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Teen Talk – Teens 13 to 17 Guiding away from poor choices.

Teen Talk – Teens 13 to 17 Guiding away from poor choices.

Tip #1: See Poor Choices As A Symptom Of An Underlying Problem

Some of the most common questions I’m asked are, “What do I do if I hear my kid is doing drugs? Having sex? Skipping school?” There are many ways to respond but the number one key is when teens or children make poor choices, it’s a symptom of another problem. Is the root issue low self-esteem? Wanting to fit in so badly they’re letting go of their own values? Are they experiencing stress or anger at home? Low self-awareness? There are hundreds of reasons why teens make poor choices but, until we can get to the root issue, we’re putting a Band-aid on the problem. Be willing to dialogue with your teen – not lecture – to help them figure out their decisions. If you’re not getting anywhere, see a professional counsellor who can shed light on the issue.

Tip #2: Understanding Birth Order Does Make a Difference

Studying birth order is fascinating. Did you know most of the presidents and astronauts of the U.S. are first-borns? First-borns tend to be very responsible – they stick to family rules. Youngest children are usually more adventurous – the risk-takers in the family. They like to push boundaries and expectations. Typically, a parent and child who share the same birth order share a stronger parent/child bond. For example, if a mom was a middle child, she is probably more connected to her middle child because she can understand what that child is experiencing. The point here is that in communication we can’t change what we don’t acknowledge. Think about how your birth order and that of your children impacts your communication.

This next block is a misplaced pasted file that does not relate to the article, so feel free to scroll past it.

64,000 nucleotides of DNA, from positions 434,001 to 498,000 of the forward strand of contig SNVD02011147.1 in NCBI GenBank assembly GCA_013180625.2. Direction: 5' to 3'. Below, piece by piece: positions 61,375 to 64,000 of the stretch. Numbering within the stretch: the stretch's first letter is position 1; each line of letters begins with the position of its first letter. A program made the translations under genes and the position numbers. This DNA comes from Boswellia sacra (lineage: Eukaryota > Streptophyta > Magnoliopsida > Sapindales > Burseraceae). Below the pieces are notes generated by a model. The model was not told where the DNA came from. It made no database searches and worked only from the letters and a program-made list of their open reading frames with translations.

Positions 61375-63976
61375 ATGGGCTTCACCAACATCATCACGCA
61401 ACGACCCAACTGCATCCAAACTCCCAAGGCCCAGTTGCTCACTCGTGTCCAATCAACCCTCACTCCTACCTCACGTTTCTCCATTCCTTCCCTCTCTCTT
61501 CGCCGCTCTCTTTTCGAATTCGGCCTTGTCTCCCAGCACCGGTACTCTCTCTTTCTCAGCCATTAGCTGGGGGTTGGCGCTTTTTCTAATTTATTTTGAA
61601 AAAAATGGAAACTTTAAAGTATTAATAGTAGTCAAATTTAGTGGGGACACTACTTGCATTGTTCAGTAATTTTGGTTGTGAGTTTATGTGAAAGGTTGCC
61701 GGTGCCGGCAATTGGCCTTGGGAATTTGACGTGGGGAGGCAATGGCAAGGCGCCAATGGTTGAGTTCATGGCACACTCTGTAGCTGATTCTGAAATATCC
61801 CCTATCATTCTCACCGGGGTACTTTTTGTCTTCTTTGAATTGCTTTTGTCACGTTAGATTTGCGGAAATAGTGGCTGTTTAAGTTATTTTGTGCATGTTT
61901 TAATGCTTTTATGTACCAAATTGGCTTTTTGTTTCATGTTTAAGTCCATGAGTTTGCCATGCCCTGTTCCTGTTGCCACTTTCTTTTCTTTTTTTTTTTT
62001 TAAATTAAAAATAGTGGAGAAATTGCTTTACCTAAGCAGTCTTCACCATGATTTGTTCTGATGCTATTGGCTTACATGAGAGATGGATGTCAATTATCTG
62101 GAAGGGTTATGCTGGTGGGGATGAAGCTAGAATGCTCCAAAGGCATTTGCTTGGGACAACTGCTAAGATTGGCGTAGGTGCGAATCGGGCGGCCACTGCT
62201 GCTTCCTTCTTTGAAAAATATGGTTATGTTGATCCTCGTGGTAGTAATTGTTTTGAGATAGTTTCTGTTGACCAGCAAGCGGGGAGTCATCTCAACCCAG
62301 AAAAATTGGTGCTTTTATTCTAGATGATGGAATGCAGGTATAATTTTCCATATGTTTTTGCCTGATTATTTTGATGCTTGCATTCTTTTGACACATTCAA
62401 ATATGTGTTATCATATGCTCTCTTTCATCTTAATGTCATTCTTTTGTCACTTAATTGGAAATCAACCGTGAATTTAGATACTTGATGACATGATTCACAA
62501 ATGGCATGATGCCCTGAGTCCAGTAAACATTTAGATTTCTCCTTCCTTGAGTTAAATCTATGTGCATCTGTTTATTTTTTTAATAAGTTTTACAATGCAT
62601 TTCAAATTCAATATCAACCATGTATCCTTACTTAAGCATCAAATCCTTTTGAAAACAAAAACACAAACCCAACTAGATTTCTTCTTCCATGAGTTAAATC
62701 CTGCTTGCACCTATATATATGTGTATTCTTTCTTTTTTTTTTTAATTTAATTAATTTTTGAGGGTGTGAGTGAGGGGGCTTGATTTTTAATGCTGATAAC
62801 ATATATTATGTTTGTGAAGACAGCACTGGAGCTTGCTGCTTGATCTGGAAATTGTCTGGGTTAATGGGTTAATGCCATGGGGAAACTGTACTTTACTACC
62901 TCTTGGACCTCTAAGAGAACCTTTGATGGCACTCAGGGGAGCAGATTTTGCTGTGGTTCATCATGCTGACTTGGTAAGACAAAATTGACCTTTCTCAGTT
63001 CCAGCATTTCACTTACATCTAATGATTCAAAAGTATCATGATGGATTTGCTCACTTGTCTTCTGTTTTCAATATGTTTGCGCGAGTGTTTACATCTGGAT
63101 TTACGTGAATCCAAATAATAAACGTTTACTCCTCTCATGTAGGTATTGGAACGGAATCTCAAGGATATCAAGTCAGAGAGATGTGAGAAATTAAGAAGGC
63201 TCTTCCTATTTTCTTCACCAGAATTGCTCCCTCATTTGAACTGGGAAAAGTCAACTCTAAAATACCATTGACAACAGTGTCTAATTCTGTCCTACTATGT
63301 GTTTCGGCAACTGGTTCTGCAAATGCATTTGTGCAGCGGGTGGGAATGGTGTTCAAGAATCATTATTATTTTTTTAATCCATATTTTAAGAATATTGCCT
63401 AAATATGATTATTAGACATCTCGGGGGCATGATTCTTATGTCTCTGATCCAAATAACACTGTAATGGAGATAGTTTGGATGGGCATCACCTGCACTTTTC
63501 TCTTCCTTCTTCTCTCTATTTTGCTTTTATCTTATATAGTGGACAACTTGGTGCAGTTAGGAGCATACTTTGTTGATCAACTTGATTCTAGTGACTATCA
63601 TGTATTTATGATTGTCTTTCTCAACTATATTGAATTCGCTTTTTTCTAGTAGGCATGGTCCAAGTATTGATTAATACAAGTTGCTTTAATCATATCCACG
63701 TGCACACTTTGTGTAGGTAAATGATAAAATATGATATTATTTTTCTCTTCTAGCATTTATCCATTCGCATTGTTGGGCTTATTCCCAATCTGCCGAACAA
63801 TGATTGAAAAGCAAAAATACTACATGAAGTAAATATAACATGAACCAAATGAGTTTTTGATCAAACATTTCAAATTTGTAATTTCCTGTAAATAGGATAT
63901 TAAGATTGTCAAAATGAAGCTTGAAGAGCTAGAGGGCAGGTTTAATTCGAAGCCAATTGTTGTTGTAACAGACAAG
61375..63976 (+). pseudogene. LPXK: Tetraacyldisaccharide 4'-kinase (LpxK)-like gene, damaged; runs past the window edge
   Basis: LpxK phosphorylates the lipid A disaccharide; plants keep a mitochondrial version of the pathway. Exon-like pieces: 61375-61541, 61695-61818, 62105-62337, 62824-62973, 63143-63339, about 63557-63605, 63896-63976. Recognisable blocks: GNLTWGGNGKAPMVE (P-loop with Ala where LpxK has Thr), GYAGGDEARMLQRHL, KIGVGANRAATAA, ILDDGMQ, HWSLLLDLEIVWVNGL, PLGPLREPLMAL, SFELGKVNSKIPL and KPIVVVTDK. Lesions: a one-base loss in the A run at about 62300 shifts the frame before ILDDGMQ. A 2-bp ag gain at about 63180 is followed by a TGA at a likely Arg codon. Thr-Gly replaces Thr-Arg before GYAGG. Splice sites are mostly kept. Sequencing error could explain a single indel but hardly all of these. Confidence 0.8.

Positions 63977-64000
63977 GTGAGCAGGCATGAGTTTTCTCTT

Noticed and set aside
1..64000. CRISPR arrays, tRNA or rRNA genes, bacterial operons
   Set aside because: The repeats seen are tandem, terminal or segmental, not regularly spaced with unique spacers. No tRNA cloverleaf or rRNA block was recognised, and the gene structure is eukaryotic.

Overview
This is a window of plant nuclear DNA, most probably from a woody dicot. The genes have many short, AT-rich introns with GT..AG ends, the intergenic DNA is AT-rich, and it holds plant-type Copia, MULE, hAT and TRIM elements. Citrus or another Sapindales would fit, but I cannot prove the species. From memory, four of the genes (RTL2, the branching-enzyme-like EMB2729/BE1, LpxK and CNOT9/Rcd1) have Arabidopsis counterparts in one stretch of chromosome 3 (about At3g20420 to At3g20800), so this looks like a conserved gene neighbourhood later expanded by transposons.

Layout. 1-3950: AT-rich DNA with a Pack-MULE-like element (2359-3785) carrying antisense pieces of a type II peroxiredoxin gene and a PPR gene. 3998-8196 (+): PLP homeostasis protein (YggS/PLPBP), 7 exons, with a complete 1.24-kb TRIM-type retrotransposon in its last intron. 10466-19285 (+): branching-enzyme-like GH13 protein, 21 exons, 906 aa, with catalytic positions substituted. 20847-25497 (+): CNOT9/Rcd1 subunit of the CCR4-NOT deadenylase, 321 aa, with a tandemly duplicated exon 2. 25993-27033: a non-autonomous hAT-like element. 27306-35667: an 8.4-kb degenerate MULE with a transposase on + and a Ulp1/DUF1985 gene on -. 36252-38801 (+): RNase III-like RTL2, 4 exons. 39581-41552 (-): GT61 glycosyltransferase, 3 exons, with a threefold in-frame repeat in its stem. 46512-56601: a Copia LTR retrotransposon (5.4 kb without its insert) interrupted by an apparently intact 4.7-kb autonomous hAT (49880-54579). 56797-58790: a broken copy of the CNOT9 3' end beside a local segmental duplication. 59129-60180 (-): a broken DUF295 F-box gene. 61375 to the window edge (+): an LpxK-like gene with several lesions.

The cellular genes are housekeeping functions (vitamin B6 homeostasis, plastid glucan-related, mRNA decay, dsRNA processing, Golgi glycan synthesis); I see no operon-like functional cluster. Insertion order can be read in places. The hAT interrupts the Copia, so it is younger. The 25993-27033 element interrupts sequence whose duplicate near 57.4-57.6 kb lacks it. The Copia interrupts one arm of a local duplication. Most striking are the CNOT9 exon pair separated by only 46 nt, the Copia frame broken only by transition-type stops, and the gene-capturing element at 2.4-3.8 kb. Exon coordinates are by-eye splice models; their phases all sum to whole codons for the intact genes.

Tip #3: Clarify Boundaries With Step-Parents

The role of a step-parent is one of the most difficult roles. Think of it like this: When two companies merge, they elect a new president and vice-president. In the case of blended families, the president is the biological parent who’s in charge of raising and disciplining their children. The role of the vice-president or step-parent is to be supportive to the president. If children are younger, often the step-parent’s role will be more active in raising the children but only if the biological parent has given them authority to do so. If the children are in their teens, encourage step-parents to be more of a friend. They are still an authority figure but not the one who disciplines. If these boundaries are not clear, it will cause major conflict in the home. If a step-parent does not do as I suggested and acts like a parent especially if the children are teens – I can almost guarantee it will backfire. Teens will often get extremely angry, upset, defensive and mad not only at the new step-parent but also at their biological parent. Boundaries are essential for all families – but especially critical when you blend two families.